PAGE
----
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Hard as Nails


Jörg Arnold

With Kai Ambos from Göttingen, one of the most renowned and at the same time most critical criminal law professors of the generation 50 plus has written a book on National Socialist criminal law.(1)This deserves a special mention not only because of the scientific topic itself, but also because it provides valuable suggestions for dealing with right-wing, Nazi or – as Matthias Quent, Director of the Institute for Democracy and Civil Society (Instituts für Demokratie und Zivilgesellschaft) in Jena, calls it – pre- or proto-fascist symptoms of our time. The impulses for such disputes are only explicitly mentioned in a few places in the book, but they are self-explanatory for the politically and historically interested reader.
At first glance it is not a question of establishing a one-dimensional continuity between ›National Socialism‹ and today’s capitalism. Nevertheless, it must not be overlooked that the statement of Max Horkheimer, »But whoever is not willing to talk about capitalism should also keep quiet about fascism«, is topical and pre-fascist or proto-fascist symptoms as a creeping poison run through today’s social reality and are thus a frightening continuity – despite all discontinuity – becomes visible. There is no such thing as a »wooden hammer thesis«, as Thomas Schmid recently described Horkheimer’s phrase in the daily newspaper Die Welt. By no means has it been determined that an explanatory approach that sees the causes of fascism not at least from a materialistic perspective, i.e. economically driven, has become obsolete. This is also shown by the recently republished lecture by Theodor W. Adorno dating from 1967, Aspekte des neuen Rechtsradikalismus (Aspects of Contemporary Right-Wing Radicalism – A Lecture),(2)some passages reading like a commentary on current developments.
It should not go unmentioned that especially historians from the GDR like the recently deceased researcher of fascism and longtime author of the daily junge Welt, Kurt Pätzold could also refer to Horkheimer and Adorno for good reasons. The fact that the concept of fascism has recently come to the fore again in a usable way is also a consequence of the work of GDR scholars such as Kurt Pätzold. But if one really wanted to take this into account, this term would have to be replaced by that of by ›National Socialism‹ in German social science. Kai Ambos’ book would then need to be called ›Fascist Criminal Law‹.(3)In the aforementioned essay, Horkheimer criticizes those intellectuals who no longer took the weapon of the critical spirit going to the root, but established themselves in ‘new humanism’. Without equating the historical epochs, it is also important in today’s society that intellectuals such as scientists, artists, writers and cultural workers declare their clear “no” to the increasingly spreading poison of right-wing radical and Nazi ideas, to racist and misanthropic attacks on democracy and the rule of law. There are many encouraging examples of this. “Stand up and say no,” sings Konstantin Wecker on behalf of so many. Andreas Fischer-Lescano, Professor of Public Law and International Law at the University of Bremen, has recently shown how important it is to become aware of the current mechanisms of how the ideas of right-wing intellectuals are carried into jurisprudence.(4)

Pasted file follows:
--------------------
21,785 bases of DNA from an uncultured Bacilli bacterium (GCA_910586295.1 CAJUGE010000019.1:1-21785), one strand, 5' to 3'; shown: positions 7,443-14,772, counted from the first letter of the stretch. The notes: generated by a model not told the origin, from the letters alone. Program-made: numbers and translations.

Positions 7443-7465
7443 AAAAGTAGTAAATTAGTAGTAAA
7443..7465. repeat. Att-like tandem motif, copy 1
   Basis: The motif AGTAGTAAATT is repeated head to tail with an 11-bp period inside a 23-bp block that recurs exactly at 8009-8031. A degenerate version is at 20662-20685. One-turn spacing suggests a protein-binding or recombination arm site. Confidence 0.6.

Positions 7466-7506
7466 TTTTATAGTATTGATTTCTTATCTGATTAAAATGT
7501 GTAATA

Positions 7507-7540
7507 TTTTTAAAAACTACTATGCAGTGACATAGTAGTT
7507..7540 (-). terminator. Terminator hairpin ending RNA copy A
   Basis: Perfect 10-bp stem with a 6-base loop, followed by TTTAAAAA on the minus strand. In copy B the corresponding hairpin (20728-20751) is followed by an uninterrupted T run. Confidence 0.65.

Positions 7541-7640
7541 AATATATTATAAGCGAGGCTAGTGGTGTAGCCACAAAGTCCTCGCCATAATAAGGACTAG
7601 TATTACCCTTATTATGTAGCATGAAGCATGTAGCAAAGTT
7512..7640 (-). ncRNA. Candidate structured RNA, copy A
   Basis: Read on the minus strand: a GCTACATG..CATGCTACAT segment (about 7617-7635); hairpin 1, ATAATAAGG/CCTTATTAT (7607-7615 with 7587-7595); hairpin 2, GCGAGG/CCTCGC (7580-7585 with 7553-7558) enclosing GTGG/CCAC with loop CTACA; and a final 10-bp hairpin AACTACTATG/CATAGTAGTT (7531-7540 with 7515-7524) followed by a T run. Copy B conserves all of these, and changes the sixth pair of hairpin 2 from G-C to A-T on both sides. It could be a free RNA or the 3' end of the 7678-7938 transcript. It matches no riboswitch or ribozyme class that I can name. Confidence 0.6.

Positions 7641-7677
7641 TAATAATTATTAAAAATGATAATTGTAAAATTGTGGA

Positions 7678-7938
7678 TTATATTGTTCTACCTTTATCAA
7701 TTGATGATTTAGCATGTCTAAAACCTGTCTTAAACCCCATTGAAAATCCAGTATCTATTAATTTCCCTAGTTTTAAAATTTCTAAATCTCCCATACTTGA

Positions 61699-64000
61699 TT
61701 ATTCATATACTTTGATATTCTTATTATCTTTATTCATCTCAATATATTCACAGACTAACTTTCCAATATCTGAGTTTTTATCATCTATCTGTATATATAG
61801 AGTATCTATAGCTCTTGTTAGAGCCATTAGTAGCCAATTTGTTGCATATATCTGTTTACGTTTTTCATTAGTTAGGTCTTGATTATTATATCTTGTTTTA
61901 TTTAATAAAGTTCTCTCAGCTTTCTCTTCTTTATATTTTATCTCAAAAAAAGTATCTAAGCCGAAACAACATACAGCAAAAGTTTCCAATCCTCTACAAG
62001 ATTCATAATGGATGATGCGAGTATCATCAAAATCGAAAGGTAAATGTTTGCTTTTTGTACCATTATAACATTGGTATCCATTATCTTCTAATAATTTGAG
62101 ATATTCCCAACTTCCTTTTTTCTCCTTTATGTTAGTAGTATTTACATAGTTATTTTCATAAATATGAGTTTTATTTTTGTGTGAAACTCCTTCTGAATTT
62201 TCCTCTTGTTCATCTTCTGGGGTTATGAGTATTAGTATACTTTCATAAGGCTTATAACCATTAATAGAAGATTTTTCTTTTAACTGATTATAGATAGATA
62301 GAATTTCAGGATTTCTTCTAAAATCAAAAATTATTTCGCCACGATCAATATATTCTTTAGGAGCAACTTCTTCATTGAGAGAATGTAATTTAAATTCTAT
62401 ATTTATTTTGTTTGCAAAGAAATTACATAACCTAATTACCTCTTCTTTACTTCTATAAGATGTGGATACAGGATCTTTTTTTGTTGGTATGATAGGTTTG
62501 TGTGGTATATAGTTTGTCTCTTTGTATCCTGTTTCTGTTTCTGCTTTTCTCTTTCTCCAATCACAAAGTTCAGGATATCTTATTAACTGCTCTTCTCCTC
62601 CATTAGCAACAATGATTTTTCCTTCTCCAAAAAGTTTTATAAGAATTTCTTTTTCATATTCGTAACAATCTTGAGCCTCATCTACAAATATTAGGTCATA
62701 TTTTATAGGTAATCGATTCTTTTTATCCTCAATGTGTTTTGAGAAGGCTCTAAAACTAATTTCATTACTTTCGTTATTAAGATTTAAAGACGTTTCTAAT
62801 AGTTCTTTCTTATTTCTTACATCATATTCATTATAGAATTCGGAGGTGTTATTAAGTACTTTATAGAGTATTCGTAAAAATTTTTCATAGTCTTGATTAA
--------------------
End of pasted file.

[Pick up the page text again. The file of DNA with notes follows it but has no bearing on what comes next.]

Kai Ambos understands Nazi criminal law as racist (anti-Semitic), nationalistic (›Germanic‹) and totalitarian, a continuation of the authoritarian and anti-liberal tendencies of German criminal law at the turn of the century and the Weimar Republic, a continuity that continued after 1945. One could characterize Nazi criminal law as a politicized and radical continuation of the neoclassical and finale Verbrechenslehre (final theory of crime).
It was Victor Klemperer, the Dresden-based Jewish professor of Romance philology, persecuted by the Nazis, who after 1945 dealt with the language of ›National Socialism‹ and its effects. Klemperer describes the »poverty« of the Lingua Tertii Imperii (LTI) as one of its main features: It does without any nuances or variations and gets by with a small stock of catchwords and phrases. LTI only knows the mode of agitation: »[E] verything was oration, had to be address, exhortation, invective« (p. 22, in the English version; p. 42 in the German version, ve).(5)
Uniformity is not a deficiency for the language of the ›Third Reich‹, Klemperer recognizes: it only turns language into a suitable instrument of power. Through constant repetition, the same templates of expression are punched into people’s memories. At some point they become so commonplace that even opponents and victims of the Nazis use them without reflection.
In a different chapter of his book, Kai Ambos, like the former judge at the Federal Supreme Court, Thomas Fischer,(6)claryfies that a draft law of the right-wing party Alternative für Deutschland (AfD) in the German Bundestag, which aims to punish recidivists more severely in the future, linguistically breathes the evil spirit of ›National Socialism‹.(7)
Initially, the draft took up the basic idea of the 1933 Nazi habitual offender law (NS-Gewohnheitsverbrechergesetz). According to Ambos and Fischer, the AfD bill is an example of the (backward-looking) continuity of Nazi criminal law. The actual scandal consists in the fact that it makes National Socialist concepts (»burnt words«, »verbrannte Wörter«),(8)and thus criminal-political content, presentable again: ›community rules‹ (›Gemeinschaftsspielregeln‹), ›particularly socially harmful habitual criminals‹, ›locking away‹, ›harmful inclination‹, ›character test of the perpetrator‹, ›negative attitude‹, ›stubborn hostility to the law‹.